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Clinical Psychologist Salary

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Salaries for those working in the many fields of clinical psychology rank among some of the highest salaries of all psychology-related jobs, and the forecast for job growth remains strong for the next several years.

According to the U.S. Bureau of Labor Statistics, increased demand for psychology services translates into a 12% growth rate for psychology professionals through 2012-2022. And, depending on education, psychological specialty, and experience, salaries for clinical psychology positions are expected to remain high.

Competitive Salaries for Clinical Psychologists

As per the Bureau of Labor Statistics (BLS), Occupational Outlook Handbook, 2014-15 Edition, clinical psychologists, categorized under the clinical, counseling, and school psychology job sector, earned a median wage of $74,030. For clinical psychologists working in the offices of other health practitioners, that median wage rises to $81,480.

But salaries rise even higher as individuals in this field earn more credentials, experience, and certifications. The highest 10% of clinical psychology professionals earn more than $113,640, according to the BLS. These individuals are licensed in their respective states - a requirement for all who want to work as clinical psychologists -and many have achieved additional certification in areas such as psychoanalysis, rehabilitation, forensic, group, school, clinical health, and couple and family psychology.

The middle 50% of all clinical, counseling, and school psychology professionals earn between $51,980 and $89,830.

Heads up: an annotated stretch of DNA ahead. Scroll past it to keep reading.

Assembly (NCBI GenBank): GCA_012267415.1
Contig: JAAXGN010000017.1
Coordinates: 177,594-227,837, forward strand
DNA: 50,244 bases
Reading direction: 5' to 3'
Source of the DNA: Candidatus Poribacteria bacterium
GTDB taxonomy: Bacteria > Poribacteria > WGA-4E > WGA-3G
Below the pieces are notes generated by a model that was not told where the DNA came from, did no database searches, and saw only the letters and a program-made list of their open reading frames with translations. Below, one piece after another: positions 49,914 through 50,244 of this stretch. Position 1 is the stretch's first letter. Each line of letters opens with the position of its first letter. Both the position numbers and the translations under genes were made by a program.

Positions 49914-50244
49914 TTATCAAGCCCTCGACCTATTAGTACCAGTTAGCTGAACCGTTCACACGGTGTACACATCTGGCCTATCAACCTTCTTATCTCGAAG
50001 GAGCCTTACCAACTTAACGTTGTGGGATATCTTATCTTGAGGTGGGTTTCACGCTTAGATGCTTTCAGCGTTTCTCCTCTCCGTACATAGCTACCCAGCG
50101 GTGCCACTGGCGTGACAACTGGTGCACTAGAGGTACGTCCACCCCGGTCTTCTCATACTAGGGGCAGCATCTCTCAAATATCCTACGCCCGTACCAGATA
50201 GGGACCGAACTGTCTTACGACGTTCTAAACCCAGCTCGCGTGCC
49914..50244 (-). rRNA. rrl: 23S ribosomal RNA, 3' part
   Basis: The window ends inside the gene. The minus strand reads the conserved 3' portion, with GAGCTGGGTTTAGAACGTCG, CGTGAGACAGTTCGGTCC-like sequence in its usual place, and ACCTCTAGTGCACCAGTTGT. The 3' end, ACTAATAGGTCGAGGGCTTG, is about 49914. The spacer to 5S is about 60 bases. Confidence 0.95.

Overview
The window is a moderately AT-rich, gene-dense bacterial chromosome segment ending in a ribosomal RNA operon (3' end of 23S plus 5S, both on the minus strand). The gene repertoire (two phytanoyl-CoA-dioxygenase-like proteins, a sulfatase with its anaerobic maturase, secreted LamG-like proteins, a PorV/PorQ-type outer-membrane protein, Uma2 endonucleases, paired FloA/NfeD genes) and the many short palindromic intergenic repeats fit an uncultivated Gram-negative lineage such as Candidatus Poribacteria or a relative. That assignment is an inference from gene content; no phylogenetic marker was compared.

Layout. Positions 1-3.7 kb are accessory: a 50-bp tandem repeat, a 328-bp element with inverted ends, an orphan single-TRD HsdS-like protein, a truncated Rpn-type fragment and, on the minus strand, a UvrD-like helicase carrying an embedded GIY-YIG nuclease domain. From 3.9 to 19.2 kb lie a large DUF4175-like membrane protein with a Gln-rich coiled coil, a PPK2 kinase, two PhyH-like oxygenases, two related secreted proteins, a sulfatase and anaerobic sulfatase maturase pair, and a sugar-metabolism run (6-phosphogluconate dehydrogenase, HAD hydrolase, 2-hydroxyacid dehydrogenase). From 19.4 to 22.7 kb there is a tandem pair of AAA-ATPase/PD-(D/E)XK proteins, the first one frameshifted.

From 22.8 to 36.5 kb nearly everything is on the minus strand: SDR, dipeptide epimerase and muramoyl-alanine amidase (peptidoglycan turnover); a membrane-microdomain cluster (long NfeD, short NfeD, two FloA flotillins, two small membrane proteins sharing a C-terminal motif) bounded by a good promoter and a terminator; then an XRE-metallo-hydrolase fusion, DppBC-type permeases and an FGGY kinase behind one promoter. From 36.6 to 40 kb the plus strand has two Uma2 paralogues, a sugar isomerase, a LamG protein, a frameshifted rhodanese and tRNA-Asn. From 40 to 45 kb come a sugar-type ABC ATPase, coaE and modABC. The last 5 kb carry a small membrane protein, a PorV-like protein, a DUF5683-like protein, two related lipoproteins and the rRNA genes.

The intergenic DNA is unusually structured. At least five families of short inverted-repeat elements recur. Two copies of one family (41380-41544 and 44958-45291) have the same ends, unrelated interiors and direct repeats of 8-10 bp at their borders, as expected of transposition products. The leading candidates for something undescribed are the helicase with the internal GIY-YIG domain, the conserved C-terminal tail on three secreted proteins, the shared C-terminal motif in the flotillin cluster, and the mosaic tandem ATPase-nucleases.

* Source: U.S. Bureau of Labor Statistics, Occupational Outlook Handbook, 2014-15 Edition, Clinical, Counseling, and School Psychologists

Where do Clinical Psychologists Work?

Typical places of employment for clinical psychology professionals are in offices of mental health practitioners, hospitals, physicians’ offices, outpatient mental health and substance abuse centers, correctional facilities, law enforcement agencies, and other public and private organizations.

After gaining experience, many clinical psychologists enter private practice. The BLS reports that as of 2008, about 34% of these professionals were categorized as “self-employed.” Many also teach at universities and colleges, and some become self-employed psychologists and simultaneously teach.

Titles, Degrees and Other Requirements

Most positions for clinical psychologists require advanced degrees - master’s or Ph.D’s. Professionals in private practice usually have a Ph.D.

In addition to state licensing, most positions also require additional certification in specialized areas. And many positions require internships and post-doctoral work in these specialized areas, and require continuing education courses to renew licenses and certifications.

The chart below represents examples of job titles for clinical psychology professionals. The job requirements concerning education level, experience, and additional certifications will depend on the job specifications of the hiring organization.

Clinical Psychology Salary Vs Similar Occupations

CareerAnnual Mean Wage
Clinical, Counseling, and School Psychologists$78,690
Industrial-Organizational Psychologists$104,570
Psychologists$80,640
Psychologists, All Other$94,650
Psychology Teachers, Postsecondary$84,440
Source: 2016 Occupational Employment Statistics and 2016-26 Employment Projections, Bureau of Labor Statistics, BLS.gov.

* all salaries reported by simplyhired.com in USD as of Jan 4, 2016

If you enjoy helping people and want to enter one of the many fields of clinical psychology, request information from schools offering master’s degree programs or doctoral degree programs in psychology.

Clinical Psychology Schools & Colleges
Note: This list contains Campus as well as Online schools.